The debt to income ratio is a formula lenders use to determine how much money is available for your monthly home loan payment after all your other monthly debt obligations have been fulfilled.
How to figure the qualifying ratio
Typically, underwriting for conventional mortgage loans requires a qualifying ratio of 28/36. An FHA loan will usually allow for a higher debt load, reflected in a higher (29/41) ratio.
The first number is the percentage of your gross monthly income that can go toward housing costs. This ratio is figured on your total payment, including homeowners' insurance, homeowners' dues, PMI - everything that makes up the payment.
The second number is the maximum percentage of your gross monthly income that should be spent on housing expenses and recurring debt together. Recurring debt includes things like car payments, child support and monthly credit card payments.
Some example data:
- Gross monthly income of $3,500 x .28 = $980 can be applied to housing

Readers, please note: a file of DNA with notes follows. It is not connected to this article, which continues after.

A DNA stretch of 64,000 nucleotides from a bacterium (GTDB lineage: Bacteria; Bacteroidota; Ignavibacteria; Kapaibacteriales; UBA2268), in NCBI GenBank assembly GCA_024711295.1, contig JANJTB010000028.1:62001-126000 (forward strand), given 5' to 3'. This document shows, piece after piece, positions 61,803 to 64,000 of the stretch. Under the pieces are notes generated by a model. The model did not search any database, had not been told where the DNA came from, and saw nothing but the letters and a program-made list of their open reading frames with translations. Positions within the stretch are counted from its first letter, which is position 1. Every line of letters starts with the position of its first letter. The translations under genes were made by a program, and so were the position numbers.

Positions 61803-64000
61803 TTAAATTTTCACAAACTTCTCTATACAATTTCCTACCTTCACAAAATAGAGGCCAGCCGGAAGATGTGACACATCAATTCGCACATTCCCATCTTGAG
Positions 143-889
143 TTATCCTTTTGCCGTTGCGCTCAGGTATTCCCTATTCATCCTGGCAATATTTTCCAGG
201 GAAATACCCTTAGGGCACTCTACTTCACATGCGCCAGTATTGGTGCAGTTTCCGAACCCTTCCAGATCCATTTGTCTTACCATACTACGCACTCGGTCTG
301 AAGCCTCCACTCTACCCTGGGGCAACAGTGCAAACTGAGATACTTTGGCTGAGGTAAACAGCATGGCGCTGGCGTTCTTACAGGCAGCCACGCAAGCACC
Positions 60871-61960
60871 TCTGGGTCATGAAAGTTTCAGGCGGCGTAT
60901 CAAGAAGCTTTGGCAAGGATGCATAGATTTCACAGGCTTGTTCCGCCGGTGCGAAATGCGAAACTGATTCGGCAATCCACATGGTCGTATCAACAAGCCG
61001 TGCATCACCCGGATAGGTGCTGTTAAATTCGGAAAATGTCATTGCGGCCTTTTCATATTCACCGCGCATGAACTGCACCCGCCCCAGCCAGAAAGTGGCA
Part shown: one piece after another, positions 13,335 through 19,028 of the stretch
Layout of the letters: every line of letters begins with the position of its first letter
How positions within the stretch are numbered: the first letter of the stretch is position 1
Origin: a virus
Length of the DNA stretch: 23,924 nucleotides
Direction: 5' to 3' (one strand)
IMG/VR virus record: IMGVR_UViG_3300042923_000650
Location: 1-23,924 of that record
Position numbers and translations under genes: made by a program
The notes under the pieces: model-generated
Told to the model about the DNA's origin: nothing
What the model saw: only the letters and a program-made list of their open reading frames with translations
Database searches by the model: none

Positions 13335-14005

- Gross monthly income of $3,500 x .36 = $1,260 can be applied to recurring debt plus housing expenses
With a 29/41 (FHA) qualifying ratio
- Gross monthly income of $3,500 x .29 = $1,015 can be applied to housing
- Gross monthly income of $3,500 x .41 = $1,435 can be applied to recurring debt plus housing expenses
If you'd like to calculate pre-qualification numbers on your own income and expenses, feel free to use our very useful Loan Qualification Calculator.
Don't forget these ratios are only guidelines. We'd be happy to pre-qualify you to help you figure out how large a mortgage loan you can afford.
PREMIERE MORTGAGE SERVICES, INC. can walk you through the pitfalls of getting a mortgage. Give us a call at 978-422-2311.